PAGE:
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New code added to iTunes database file prevents iPods from being used with any program other than iTunes.

Less than two weeks ago Apple revamped its entire iPod lineup along with introducing a new iPod model, the iPod touch. The product line update consisted of new features and designs for Apple’s iPod brand. The update, though, shouldn’t be taken entirely at face value; Apple also managed to sneak in some code that locks the new iPods to only work with iTunes.

Apple has locked out other digital content management software by adding “SHA1 hashes” to the beginning of the iTunesDB file, the database file which keeps track of digital content stored on the iPods. The enhanced code locks the iTunes database to one specific iPod and also prevents any modifications to it. If an attempt is made to either change the database file to a different iPod or to modify the file, the iPod reports “0 songs” are stored on the device. What this means is that essentially only iTunes can add or delete content from the iPod.  

The most plausible reason for locking then new iPods to iTunes is that Apple is becoming conscious of the growing threat that other music services are offering. Since many music labels are dumping DRM, it is now easier than ever for music services like Rhapsody to load non-DRM music directly to iPods through its own player; meaning iTunes is taken out of the picture as the digital content handler for iPods.

Locking iPods to iTunes effectively inhibits other media players from handling content for iPods. This move also prevents other music services from truly competing with the iTunes store and maintains Apple’s dominance.  

Apple has been very aggressive in the past to ensure that nothing changes the relationship between iPods and iTunes. Three years ago RealNetworks attempted to create an alliance between Apple and RealNetwork that would allow Real to license Apple’s Fairplay DRM technology so that it could sell files compatible with iPods.

Real’s ambitions turned out to be a failure when its talks with Apple failed, and so the company decided to simply reverse engineer Apple's FairPlay to create Harmony technology, which allowed music sold via RealNetworks to work on Apple’s iPods along with a plethora of other portable devices.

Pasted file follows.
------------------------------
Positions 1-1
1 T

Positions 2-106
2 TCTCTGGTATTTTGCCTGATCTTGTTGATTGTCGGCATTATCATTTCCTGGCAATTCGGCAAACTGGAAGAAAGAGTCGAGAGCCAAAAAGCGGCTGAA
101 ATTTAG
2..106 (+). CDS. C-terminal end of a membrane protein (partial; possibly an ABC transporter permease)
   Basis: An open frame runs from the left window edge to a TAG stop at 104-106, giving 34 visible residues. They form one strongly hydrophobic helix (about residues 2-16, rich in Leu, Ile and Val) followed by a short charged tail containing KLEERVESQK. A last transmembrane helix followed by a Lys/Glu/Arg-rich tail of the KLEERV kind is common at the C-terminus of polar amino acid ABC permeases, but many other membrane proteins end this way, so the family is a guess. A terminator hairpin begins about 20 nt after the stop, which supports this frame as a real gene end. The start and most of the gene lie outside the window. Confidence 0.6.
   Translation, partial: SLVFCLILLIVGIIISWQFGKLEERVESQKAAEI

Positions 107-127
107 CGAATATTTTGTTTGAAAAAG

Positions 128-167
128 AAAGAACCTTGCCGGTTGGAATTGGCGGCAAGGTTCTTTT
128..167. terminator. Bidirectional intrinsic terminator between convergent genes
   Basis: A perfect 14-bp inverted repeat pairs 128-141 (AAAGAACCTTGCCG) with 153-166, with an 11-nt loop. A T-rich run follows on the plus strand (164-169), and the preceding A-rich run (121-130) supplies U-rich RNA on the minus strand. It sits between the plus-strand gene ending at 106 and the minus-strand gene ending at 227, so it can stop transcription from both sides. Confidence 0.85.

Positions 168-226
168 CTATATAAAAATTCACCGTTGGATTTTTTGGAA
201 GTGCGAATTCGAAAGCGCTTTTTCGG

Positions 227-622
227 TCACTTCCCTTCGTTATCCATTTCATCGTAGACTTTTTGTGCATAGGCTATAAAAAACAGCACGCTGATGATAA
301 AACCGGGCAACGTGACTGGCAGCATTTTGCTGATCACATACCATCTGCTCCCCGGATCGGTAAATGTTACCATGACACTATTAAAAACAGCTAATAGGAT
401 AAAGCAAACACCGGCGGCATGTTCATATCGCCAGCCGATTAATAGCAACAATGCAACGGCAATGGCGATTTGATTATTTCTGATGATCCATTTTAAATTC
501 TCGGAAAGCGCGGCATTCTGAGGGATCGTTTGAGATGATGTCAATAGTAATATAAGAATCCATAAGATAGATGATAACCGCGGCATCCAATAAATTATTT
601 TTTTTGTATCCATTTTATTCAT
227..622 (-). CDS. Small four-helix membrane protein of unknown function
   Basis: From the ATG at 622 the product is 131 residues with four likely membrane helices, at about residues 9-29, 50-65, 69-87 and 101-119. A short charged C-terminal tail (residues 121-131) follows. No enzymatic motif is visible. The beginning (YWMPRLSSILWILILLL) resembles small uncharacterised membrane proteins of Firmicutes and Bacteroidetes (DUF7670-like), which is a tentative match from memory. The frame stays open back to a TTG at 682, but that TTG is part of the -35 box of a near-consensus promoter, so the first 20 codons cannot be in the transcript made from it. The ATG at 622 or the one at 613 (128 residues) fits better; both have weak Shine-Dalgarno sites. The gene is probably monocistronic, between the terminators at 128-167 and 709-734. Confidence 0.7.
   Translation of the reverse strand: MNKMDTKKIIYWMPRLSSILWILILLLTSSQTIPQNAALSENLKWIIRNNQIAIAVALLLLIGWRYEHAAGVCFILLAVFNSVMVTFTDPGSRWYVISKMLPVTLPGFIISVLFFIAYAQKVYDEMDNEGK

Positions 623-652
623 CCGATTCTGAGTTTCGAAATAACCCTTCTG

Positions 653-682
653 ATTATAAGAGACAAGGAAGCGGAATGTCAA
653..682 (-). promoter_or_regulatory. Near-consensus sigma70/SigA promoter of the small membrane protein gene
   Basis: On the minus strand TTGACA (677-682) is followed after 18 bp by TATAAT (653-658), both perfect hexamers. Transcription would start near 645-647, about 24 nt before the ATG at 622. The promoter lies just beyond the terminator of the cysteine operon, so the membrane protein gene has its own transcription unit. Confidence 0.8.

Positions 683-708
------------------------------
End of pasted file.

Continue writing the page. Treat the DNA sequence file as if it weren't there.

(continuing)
Apple nearly immediately issued a scathing response, and stated that Real’s move violated the Digital Millennium Copyright Act (DMCA). Apple also issued a firmware update to its iPods which blocked iPod access to Harmony files. At the time Apple said it was “stunned” by RealNetwork’s moves and accused it of using "tactics and ethics of a hacker."

Do you have an iPod but run Linux?  Tough luck says Apple.  Windows users who prefer to use other management tools, such as Winamp, will also need to use iTunes exclusively for now as well.

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RE: To iPod or Not to iPod...
By hrah20 on 9/16/2007 8:07:28 PM , Rating: 2
me too , I was going to buy one of those new ipods but I HATE BEING FORCED to use only their software just because apple feels they don't get enough money, bye,bye apple,you're not going to get my money !!!.

RE: To iPod or Not to iPod...
By tdawg on 9/16/2007 11:04:15 PM , Rating: 3
iTunes is free and you don't have to buy tracks from the iTunes music store to enjoy an iPod. There are many other ways to get music into non-DRM .mp3 for use on any portable music player.

For the vast majority of users, especially those that own iPods, they have no interest in 3rd party software solutions for the iPod. iPod and iTunes play very nicely together; I can't see a reason to use anything else.

RE: To iPod or Not to iPod...
By ghost101 on 9/17/2007 3:55:34 AM , Rating: 2
Its not free. Apple still have to develop the product and the money for that does not come from trees. The cost of itunes is almost definitely subsidised by sales of OS X and the Ipod. Similar to the fact that the cost of windows media player is embedded into each of Microsft's OSs.

RE: To iPod or Not to iPod...
By viperpa on 9/19/2007 8:25:25 PM , Rating: 2
If Apple made it to where you could only use there music format on the IPod, then I would have a issue with it since I already own a IPod. As long as the IPod can play mp3's, then I have no problem with what Apple is doing.

People have a choice whether they want to buy an IPod or not. If you don't like what Apple is doing, buy another make music player. The only way Apple is going to change is when people stop buying there products.

RE: To iPod or Not to iPod...
By hrah20 on 9/20/2007 5:40:09 AM , Rating: 2
(The only way Apple is going to change is when people stop buying there products.)

Very true !!!.

“So far we have not seen a single Android device that does not infringe on our patents." -- Microsoft General Counsel Brad Smith
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